While some analysts, including this one, viewed the statements as a possible wavering on the return of President Zelaya to power, Zelaya himself noted that both President Obama and Clinton have supported his return.
He stated emphatically, "We have no reason to doubt this position."
Zelaya cited Obama's statement today in Russia, noting "I am grateful for the words of the president of the United States."
In Russia, President Obama stated:
"America supports now the restoration of the democratically-elected president of Honduras, even though he has strongly opposed American policies... We do so not because we agree with him. We do so because we respect the universal principle that people should choose their own leaders, whether they are leaders we agree with or not."
Aid, Ambassador and Airplanes Still Up in the Air
On the critical issue of U.S. aid, Clinton stated, "We have paused in the aid that we think would be affected by the letter of the statute. There is humanitarian aid, and that is a concern for us—the well-being of the people of Honduras. But we’ve made the decision to basically pause on any further aid." The government has still not made the official designation of a military coup in Honduras, which would automatically mean a cut-off of certain types of aid.
Ian Kelly, when pressed, added:
"Basically, what we’re looking at is aid that would directly benefit the de facto regime down there, so obviously, that means military assistance programs. But we’re still – I mean, we’ve taken a policy decision to stop aid that might be subject to this – the statute. And so I think that’s kind of a broad definition. I mean, it’s still a fairly small percentage of our overall aid because most of our aid would not come under this statute. And this would be humanitarian aid, which goes directly to the people – it doesn’t go to the government – and any aid that would be construed as democracy promotion."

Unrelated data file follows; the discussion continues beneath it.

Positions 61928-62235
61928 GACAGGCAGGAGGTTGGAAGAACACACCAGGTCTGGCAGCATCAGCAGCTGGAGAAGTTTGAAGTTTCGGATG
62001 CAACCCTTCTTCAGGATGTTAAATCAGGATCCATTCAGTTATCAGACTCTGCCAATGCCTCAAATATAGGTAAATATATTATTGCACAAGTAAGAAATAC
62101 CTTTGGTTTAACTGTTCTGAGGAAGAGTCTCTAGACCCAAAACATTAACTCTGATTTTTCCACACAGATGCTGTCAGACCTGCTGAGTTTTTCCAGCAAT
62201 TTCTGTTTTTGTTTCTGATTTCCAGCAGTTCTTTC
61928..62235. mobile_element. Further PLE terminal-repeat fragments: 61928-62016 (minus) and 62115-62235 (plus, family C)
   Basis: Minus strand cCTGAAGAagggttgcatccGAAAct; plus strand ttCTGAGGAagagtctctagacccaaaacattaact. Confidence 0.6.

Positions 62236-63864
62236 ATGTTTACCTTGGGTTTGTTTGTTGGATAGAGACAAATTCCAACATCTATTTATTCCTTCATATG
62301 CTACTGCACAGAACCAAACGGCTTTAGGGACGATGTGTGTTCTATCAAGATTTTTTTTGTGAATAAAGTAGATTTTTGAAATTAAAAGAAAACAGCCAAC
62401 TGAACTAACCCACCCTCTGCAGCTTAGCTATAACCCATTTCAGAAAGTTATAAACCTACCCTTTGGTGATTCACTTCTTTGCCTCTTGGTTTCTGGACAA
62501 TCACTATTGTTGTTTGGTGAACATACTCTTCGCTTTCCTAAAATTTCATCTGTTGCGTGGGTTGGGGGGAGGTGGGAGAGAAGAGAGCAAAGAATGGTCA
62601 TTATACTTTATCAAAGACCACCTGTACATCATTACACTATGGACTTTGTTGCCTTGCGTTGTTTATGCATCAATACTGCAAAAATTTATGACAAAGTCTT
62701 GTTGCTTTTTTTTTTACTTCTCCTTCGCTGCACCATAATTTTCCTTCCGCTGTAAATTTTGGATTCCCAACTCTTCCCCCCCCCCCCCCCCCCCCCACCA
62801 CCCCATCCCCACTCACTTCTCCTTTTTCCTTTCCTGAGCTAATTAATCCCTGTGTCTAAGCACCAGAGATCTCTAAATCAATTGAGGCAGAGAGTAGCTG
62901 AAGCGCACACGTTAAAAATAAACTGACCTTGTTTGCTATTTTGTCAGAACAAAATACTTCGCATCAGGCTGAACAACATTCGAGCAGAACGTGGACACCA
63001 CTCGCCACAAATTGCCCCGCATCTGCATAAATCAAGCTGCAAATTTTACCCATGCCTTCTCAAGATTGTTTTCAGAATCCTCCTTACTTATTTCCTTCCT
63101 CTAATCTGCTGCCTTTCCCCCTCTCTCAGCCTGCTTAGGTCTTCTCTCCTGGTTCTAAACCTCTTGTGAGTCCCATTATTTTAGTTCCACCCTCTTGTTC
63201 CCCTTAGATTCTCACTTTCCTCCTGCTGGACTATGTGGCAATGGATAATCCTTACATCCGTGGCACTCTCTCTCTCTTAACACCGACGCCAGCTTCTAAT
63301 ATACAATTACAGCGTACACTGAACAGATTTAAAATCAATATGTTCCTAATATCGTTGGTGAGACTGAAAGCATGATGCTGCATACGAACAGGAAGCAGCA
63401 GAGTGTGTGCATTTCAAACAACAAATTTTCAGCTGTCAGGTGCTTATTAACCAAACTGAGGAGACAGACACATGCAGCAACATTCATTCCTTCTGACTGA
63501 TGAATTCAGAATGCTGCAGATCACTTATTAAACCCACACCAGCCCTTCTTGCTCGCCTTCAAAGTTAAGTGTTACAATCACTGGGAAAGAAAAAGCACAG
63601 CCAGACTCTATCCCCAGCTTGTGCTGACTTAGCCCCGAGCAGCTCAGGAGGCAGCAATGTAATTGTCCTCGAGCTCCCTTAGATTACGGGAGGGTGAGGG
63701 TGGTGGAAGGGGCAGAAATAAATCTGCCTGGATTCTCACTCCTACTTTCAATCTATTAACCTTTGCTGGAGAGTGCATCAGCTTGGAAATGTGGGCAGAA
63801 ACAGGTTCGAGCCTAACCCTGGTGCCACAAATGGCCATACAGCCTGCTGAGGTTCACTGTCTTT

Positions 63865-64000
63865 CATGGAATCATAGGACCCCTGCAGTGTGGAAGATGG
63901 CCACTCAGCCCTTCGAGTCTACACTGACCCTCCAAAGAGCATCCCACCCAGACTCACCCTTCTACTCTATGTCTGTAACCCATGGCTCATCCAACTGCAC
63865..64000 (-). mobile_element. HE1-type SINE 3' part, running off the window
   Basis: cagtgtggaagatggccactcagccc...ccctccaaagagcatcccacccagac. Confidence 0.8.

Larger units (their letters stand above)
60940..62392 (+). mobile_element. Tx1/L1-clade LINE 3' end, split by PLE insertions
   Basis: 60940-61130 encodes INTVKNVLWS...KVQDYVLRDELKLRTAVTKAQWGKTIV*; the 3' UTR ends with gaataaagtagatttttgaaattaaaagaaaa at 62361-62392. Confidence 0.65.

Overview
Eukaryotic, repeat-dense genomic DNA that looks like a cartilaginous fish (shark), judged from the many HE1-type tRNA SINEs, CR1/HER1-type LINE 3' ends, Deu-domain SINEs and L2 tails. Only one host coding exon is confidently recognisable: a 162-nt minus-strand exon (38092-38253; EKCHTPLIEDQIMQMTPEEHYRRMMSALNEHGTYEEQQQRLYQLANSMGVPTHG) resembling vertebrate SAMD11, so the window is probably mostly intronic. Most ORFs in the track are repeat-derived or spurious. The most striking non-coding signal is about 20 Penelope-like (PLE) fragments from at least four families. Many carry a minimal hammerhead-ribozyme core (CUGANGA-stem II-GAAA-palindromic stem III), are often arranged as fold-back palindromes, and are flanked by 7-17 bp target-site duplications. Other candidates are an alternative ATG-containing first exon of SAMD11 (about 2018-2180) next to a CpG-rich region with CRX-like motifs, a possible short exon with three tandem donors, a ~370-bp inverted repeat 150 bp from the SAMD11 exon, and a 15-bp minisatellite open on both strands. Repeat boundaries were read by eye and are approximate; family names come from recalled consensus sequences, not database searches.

Kelly added that the U.S. Trade Representative would have to answer questions on any sanctions or suspensions under the Central American Free Trade Agreement (CAFTA).
In other controversial issues, Clinton noted that the U.S. has not decided to withdraw its ambassador, as other countries have and as many Honduran citizen organizations have demanded. She said that President Zelaya had thanked her for the ambassador's role in assuring the safety of his family during the coup and that the State Department would be analyzing the pros and cons of maintaining Amb. Hugo Llorens in Honduras.